Motorcycles and leather are a pairing as classic as peanut butter and jelly. Leather motorcycle gear can last longer and weather more scrapes than virtually any other equipment material when properly cared for.
However, as mentioned in our previous blog, "Is a Leather or Textile Motorcycle Jacket Right for You?," leathers require regular maintenance to stay supple and strong on the road ahead. In this blog, we provide six tips to help prolong the durability and classic appearance of your leather motorcycle gear.
- Choose High-Quality Leather Riding Gear
While you can take proactive steps to keep your leathers in good shape once you have them, the most important step in ensuring the longevity of your riding gear is choosing high-quality leather equipment as your initial investment.
The tanning and finishing processes that better quality leather undergoes makes the material more water and impact resistant over time.
- Clean Your Leathers After Each Ride
A motorcycle ride is likely to leave you with a thrill of adrenaline and a layer of sweat. Salt, including the natural salts found in sweat, can cause leather to dry out and crack over time.
In addition to giving your leathers a basic wipe down after each ride, invest in a reliable desalter you can use to remove the salts that accumulate around the neck and underarms of your jacket, wrists of your gloves, hip creases of your pants or leg coverings, and ankles of your boots.
Once the salt is gone, brush or shake off any remaining dirt. Use a leather shampoo to give your gear a deeper clean.
- Give Your Leathers Adequate Drying Time
Any time your leathers get wet, including when you clean them after a ride, always allow the material adequate time to dry. When possible, hang each piece up separately on a clothing hanger in positions that do not stretch the seams. For example, the seams between your jacket's collar and sleeves should line up with the top of the hanger.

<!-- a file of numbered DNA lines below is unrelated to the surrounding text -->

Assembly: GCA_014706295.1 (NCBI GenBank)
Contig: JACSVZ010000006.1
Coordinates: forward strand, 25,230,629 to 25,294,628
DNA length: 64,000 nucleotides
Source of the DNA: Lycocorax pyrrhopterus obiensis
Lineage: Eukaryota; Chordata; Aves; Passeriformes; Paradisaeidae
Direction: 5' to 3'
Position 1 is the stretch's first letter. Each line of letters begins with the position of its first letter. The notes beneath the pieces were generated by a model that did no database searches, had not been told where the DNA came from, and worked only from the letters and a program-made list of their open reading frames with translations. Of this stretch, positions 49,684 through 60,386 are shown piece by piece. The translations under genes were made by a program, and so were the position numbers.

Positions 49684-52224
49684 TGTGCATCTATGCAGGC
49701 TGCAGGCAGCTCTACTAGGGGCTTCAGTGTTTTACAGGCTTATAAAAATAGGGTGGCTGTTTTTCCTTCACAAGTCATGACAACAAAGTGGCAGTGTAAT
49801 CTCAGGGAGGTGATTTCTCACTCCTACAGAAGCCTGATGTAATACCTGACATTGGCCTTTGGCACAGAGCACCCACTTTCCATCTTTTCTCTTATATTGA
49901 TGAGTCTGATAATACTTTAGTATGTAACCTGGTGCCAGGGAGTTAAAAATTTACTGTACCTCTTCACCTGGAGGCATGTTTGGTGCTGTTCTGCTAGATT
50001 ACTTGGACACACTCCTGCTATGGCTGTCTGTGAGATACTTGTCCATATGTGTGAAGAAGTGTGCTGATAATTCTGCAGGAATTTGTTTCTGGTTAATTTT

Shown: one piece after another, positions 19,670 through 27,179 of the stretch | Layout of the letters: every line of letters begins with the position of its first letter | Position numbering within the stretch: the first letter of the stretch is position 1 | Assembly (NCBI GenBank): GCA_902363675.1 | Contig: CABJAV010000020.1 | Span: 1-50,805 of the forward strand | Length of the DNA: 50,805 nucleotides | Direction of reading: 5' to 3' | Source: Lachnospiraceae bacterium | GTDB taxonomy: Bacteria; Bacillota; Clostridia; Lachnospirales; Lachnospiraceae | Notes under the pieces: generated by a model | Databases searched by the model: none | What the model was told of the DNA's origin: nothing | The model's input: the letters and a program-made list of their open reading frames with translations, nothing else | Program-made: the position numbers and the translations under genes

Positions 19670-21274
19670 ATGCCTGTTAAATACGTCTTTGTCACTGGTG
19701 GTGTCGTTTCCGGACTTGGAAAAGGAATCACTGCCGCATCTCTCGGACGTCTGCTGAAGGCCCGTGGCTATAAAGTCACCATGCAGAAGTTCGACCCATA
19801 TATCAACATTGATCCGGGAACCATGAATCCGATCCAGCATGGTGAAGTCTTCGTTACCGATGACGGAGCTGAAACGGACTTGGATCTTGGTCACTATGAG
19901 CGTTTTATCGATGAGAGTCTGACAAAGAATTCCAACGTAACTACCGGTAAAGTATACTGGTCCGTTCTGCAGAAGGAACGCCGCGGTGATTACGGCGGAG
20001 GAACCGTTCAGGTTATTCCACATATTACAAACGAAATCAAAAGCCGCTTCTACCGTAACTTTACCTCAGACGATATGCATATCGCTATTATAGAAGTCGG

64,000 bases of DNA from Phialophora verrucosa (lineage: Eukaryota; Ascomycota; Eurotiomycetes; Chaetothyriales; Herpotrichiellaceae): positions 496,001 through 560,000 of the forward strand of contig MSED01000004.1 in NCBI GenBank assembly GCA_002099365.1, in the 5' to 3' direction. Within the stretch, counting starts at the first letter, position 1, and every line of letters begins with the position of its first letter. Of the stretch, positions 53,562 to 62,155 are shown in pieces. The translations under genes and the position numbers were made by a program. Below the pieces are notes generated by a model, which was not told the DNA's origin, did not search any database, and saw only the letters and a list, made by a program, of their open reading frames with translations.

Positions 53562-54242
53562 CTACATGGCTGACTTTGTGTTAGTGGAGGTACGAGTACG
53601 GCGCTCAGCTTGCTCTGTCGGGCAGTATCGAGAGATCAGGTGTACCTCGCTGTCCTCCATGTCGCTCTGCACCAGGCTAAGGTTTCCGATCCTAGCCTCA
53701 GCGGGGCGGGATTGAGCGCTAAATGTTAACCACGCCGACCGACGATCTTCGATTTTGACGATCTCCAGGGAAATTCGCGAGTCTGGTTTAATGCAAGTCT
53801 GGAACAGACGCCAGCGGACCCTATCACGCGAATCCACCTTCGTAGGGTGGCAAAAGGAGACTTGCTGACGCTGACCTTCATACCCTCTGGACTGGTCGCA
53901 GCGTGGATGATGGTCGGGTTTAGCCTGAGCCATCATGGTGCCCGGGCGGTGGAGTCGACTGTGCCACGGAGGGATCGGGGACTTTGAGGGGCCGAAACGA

Allow the leather and any lining to dry completely before folding the material in any way or putting it into an enclosed area like a closet.
- Handle Small Repairs Immediately
Your leathers should protect you from most minor injuries on the road. Unfortunately, this safeguard often means that your gear sustains small scratches and scrapes. As you clean your gear, look for any new damage.
When possible, repair new damage to your leathers right away. Restitch any popped seams and use a microfiber cloth to buff out light scratches.
- Include Leather Conditioning in Your Maintenance Routine
One of the most advantageous characteristics of leather motorcycle gear is its flexibility. However, without proper conditioning, leather can shrink and become brittle, eventually inhibiting your range of motion.
Specialty leather conditioning solvents can help prevent this problem. In addition, they can help reduce the amount of dirt and salt that stick to your leathers so you can shorten your after-ride cleanup routine.
You should clean and condition new leather gear as soon as you purchase it. After this initial conditioning, plan to condition your leathers approximately every 60 to 90 days. You may need to condition certain items, like your gloves, more often than others depending on how the gear wears over time.
You may want to make this periodic conditioning part of your general bike maintenance schedule, like your oil changes and adjustments, to ensure that your protective gear stays in just as good of shape as does your motorcycle.
- Remove Stains as Soon as Possible
During a ride, you may encounter food, chemicals, and other substances that could stain your leathers. If you notice a mess on your equipment, take a moment to wipe away what you can as soon as possible to prevent the substance from penetrating deeper into the leather.
Try to determine the type of stain you're dealing with. For example, is the substance a fat like butter? Non-greasy stains respond to warm water and non-detergent soap, but you should avoid using water on fatty stains. Instead, allow the residual fat to dissipate into the leather, buffing and conditioning as necessary.
Remember that any oils your leathers are exposed to, including anything from cooking grease to oily skin to leather treatment oils, can affect the patina of the leather. If you're concerned about the color of the leather, you may need to apply a new oil treatment to match the color of recent fat-based stains and conceal any dark spots left over.
Use the care guidelines listed above to ensure that all your leathers are in good shape enough to protect you on many motorcycle rides yet to come.
In the market for your first leathers or looking to upgrade a particular piece of leather motorcycle equipment? Browse the expansive inventory from Bob's Cycle Supply to find jackets, boots, gloves, and other equipment at cost-effective prices.